Exactly what unleashed the recent wave of violence is unclear.
Some — including Hassan, the middle-age gay man — trace the terror to a birthday party around New Year's at a cafe on Palestine Street in eastern Baghdad.
The party attracted about 20 gay men who cut loose on the dance floor, celebrating what they thought was their freedom in a more peaceful, stable Iraq. A video of the revelry was entitled Gay Scandal and distributed around the city.
"This was the start of it," Hassan says. "It made the ministry people crazy."
In London, activist Hili calls the party "a foolish action from members of our community who let their guard down."
However, he doesn't believe the party "was the spark that ignited all the flames."
Hili says the violence started earlier, with clerical fatwas against gays and police raids in December in Najaf, Karbala and Kut.
The search for safety
Unable to trust the authorities — and in some cases shunned by their own families — many Iraqi gays have gone into hiding. Hassan and some gay friends say they had found refuge in a house in Karrada. But as the threat against them increased, they became afraid the police would find them. So they scattered.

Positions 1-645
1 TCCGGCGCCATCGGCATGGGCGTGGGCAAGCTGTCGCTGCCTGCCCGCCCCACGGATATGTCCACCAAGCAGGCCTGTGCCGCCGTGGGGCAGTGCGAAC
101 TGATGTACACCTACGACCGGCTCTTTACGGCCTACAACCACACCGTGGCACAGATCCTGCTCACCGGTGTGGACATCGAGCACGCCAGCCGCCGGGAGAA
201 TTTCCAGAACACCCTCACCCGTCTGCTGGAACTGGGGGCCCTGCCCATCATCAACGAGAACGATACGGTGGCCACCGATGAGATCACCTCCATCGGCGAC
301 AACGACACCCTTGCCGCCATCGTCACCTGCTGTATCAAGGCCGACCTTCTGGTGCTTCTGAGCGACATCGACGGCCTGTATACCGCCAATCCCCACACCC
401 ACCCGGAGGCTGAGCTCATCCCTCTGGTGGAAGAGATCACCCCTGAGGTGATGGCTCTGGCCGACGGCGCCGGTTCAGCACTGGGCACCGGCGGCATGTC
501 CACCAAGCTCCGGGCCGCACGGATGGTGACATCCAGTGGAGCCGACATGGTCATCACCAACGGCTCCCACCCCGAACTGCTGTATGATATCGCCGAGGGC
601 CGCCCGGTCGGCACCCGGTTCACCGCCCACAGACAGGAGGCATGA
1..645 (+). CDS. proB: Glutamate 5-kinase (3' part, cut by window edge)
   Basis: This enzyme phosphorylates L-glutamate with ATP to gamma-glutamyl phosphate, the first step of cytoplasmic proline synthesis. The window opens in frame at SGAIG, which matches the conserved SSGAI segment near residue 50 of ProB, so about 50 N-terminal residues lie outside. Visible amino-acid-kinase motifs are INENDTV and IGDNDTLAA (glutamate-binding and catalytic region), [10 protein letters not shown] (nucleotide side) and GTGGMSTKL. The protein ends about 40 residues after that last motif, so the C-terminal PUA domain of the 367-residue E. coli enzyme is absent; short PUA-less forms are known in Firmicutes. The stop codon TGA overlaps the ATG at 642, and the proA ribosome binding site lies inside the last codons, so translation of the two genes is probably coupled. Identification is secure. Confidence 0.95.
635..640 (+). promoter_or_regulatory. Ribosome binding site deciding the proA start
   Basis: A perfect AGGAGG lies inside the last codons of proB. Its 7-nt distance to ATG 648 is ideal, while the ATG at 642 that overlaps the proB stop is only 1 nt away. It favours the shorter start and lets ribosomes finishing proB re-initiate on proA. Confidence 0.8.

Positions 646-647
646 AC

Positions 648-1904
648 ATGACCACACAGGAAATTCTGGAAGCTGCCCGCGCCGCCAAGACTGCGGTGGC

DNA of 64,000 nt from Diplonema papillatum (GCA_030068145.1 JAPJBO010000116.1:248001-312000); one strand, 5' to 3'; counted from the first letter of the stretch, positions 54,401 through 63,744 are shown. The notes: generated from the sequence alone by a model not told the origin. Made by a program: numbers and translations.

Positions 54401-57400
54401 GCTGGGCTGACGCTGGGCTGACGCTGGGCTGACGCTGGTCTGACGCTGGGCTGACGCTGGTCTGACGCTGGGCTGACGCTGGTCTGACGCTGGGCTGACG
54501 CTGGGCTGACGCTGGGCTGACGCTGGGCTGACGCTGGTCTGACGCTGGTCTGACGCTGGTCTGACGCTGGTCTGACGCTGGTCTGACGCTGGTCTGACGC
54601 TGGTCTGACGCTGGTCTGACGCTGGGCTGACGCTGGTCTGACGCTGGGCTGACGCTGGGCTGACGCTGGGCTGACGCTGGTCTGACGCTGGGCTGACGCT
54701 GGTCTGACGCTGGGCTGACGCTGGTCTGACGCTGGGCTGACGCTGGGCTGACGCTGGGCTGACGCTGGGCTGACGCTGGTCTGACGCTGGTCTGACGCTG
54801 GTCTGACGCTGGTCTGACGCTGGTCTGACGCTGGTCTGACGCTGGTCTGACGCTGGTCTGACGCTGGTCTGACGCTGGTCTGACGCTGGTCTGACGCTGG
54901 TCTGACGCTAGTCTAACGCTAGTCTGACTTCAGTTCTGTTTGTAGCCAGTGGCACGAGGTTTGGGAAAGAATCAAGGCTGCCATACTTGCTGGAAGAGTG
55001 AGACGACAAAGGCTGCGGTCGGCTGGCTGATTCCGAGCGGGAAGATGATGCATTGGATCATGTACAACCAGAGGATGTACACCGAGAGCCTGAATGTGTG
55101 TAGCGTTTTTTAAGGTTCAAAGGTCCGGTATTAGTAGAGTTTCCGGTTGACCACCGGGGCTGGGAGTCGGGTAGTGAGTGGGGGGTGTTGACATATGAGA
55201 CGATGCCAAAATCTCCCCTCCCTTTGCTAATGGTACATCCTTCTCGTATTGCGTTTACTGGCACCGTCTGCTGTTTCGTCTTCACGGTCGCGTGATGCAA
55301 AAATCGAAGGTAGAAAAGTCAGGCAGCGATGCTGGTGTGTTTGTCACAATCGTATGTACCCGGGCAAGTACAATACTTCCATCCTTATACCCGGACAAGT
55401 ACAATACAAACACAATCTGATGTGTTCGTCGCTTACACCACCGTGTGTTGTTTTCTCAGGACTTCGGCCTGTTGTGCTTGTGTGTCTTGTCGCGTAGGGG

Hassan says he sometimes stays at home with his brothers — their parents are dead — but he's afraid even of them, afraid they will kill him because he has brought shame to the family.
He says he wanted to move in with his sister, who lives in Abu Dhabi. She turned him away, saying she didn't want her children to know they have a gay uncle.
Unwilling to trust the police, Iraqi LGBT has set up its own safe houses for gays in Iraq. The group has struggled to raise money and had to close three safe houses in the past couple of months, leaving just one open.
Hili says five safe houses are needed, each of them housing 10 to 12 gay refugees. Rent for a 2,150-square-foot safe house is usually $600 a month. Yet other expenses pile up: security guards, food, fuel, medical bills, pots and pans, bedding.
"We desperately need to add more because we have so many urgent cases," Hili says. "We receive requests for shelter every day, but are not able to help."
Things were better for gays, Hassan says, under the dictatorial rule of Saddam Hussein.
"In the Saddam era, it wasn't like this," he says. Saddam's security forces, offended by Hassan's openly gay lifestyle, once arrested him and hauled him to court. The judge let him go, ruling that he had done nothing wrong.
"Now, you don't know who to be afraid of," he says. "Forget about freedom or democracy. We just want our safety."